The UK is sleepwalking into a disaster, according to RHA chief executive Richard Burnett, with no Brexit deal on the table and a maximum of 1,224 cross-border truck permits up for grabs.
The Haulage Permit and Trailer Registration Act, which gives government the power to put a permit scheme in place for hauliers wishing to carry goods across the French border after Brexit, received royal assent last week.
However there are only two recognised forms of permit for international haulage: a community licence, which is free of charge to holders of international O-licences, and European Conference of Ministers of Transport (ECMT) multilateral permit.
When the UK leaves the customs union, community licences will become obsolete, and the number of ECMT permits available is capped at quantities dependent on the emission standards of the trucks carrying them. If every truck granted an ECMT permit was the cleanest possible (Euro-6), just 1,224 would be available.
According to the RHA, this is less than 5% of the number of community licences in use.
Burnett told CM: “The EU is completely unwilling to even have a conversation about an alternative. That is catastrophic. This is a disaster scenario. At the moment we are facing no deal. We haven’t negotiated any terms of access into Europe, which means if we haven’t got permits, we can’t go. That means businesses out of business, it’s as simple as that.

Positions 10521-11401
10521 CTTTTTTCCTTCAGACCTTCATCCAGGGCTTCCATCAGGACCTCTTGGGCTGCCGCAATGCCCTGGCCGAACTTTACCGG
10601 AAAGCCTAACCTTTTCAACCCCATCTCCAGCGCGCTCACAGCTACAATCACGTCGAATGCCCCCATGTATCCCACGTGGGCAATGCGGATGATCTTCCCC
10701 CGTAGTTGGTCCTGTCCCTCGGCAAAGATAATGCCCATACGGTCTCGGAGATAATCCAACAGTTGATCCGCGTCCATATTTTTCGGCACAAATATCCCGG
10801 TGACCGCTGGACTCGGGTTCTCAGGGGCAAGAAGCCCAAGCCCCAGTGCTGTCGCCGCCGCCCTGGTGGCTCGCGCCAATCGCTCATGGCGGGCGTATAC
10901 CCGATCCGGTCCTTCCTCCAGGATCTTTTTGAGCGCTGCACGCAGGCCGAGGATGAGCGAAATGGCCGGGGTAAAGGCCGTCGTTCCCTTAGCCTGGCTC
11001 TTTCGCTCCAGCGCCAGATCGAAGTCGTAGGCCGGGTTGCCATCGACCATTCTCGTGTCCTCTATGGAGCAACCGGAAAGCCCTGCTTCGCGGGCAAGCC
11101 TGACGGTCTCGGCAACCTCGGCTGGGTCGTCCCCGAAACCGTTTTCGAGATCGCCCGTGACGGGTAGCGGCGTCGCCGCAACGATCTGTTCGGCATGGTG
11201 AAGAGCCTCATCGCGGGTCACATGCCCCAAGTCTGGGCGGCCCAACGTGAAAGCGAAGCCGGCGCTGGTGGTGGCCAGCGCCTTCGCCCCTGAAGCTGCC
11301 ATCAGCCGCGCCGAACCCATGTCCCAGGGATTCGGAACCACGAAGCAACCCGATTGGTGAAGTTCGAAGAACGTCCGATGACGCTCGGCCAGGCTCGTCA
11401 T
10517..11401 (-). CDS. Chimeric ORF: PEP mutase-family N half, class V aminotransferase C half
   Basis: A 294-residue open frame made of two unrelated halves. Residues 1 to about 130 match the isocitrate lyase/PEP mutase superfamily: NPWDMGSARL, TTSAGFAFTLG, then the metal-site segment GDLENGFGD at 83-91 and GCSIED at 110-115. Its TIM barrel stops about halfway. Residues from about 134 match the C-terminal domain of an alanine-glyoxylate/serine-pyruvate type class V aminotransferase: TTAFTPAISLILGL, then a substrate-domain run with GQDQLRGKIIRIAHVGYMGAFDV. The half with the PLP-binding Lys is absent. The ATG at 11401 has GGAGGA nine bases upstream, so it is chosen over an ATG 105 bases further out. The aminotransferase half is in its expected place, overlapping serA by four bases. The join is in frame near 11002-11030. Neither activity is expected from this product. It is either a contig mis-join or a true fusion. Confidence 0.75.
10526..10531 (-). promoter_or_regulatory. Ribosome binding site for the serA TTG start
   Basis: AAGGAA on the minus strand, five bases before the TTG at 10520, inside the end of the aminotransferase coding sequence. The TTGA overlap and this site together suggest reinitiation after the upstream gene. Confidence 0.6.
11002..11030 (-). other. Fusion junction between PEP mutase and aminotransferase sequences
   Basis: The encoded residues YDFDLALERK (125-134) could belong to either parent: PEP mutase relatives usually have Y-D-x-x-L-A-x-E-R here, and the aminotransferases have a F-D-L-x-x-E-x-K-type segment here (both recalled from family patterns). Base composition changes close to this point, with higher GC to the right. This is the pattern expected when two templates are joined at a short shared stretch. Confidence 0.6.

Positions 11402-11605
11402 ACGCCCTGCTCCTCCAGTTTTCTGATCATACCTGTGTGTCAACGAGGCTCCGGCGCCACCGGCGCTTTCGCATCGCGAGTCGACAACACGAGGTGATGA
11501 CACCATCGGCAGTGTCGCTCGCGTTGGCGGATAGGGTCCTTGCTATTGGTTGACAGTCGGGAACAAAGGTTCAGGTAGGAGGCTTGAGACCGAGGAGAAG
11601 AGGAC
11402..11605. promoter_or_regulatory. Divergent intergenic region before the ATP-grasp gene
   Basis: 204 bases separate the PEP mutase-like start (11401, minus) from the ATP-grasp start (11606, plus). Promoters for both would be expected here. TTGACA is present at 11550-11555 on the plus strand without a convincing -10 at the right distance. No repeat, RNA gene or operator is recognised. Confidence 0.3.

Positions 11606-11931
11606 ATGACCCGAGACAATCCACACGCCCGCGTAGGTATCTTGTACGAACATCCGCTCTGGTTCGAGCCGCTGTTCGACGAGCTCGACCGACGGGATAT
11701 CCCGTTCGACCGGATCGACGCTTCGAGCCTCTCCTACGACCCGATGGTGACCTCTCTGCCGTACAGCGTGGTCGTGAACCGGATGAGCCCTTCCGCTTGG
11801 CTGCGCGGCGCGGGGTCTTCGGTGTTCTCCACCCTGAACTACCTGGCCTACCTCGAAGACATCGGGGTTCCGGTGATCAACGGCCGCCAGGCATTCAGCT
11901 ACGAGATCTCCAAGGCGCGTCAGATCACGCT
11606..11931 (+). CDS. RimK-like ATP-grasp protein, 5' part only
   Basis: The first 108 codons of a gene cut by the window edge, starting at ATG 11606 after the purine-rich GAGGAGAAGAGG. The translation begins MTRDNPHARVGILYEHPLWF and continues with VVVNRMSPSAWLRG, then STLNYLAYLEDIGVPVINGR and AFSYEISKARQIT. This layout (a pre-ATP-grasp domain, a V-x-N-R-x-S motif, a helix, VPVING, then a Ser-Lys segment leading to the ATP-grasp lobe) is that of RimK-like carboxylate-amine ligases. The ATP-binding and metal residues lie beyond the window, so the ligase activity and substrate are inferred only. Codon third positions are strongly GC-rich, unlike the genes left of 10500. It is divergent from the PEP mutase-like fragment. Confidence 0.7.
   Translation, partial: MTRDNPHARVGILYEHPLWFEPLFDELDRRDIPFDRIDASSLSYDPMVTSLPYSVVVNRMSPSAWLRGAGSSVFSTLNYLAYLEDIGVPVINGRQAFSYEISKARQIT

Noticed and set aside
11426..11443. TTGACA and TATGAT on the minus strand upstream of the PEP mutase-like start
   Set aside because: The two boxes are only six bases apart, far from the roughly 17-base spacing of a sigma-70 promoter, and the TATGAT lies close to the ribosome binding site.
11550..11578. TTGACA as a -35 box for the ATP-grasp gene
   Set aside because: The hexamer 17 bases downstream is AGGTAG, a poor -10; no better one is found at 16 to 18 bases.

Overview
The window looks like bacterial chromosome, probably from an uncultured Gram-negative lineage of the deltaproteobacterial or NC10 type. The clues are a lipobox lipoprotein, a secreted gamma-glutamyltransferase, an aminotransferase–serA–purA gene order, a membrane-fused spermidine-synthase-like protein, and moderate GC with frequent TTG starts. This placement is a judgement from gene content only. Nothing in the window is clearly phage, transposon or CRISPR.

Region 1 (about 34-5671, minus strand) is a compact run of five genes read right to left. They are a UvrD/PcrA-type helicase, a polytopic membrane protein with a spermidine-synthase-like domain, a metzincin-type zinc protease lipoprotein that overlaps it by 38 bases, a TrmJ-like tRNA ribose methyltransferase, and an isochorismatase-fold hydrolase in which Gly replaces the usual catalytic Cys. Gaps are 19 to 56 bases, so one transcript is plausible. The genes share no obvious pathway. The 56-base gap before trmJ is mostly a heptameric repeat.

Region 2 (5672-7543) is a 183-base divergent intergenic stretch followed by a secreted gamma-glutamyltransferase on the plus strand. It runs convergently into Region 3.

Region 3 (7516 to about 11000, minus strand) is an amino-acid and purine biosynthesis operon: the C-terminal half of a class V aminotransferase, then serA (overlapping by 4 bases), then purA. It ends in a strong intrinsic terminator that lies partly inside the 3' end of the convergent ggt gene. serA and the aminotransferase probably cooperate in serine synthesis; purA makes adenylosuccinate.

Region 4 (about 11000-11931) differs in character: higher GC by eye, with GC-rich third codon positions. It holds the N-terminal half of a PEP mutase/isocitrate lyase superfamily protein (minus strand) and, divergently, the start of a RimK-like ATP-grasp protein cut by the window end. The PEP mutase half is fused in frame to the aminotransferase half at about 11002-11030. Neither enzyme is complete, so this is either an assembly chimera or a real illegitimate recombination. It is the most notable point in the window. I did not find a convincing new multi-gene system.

“People have switched off Brexit but we are sleepwalking into a disaster. It’s up to us to find a solution for this. But what solution is there at the moment? There’s nothing.”
Burnett added that the potential queues for customs processes on either side of the channel remains a significant concern. “The Dover Strait handles 10,000 lorries a day and processing them through the port is seamless,” he said.
“The stark reality is that if customs controls are put in place it will take an average of 45 minutes to process each truck on either side of the channel. We could be looking at queues of days, if not weeks,” he said.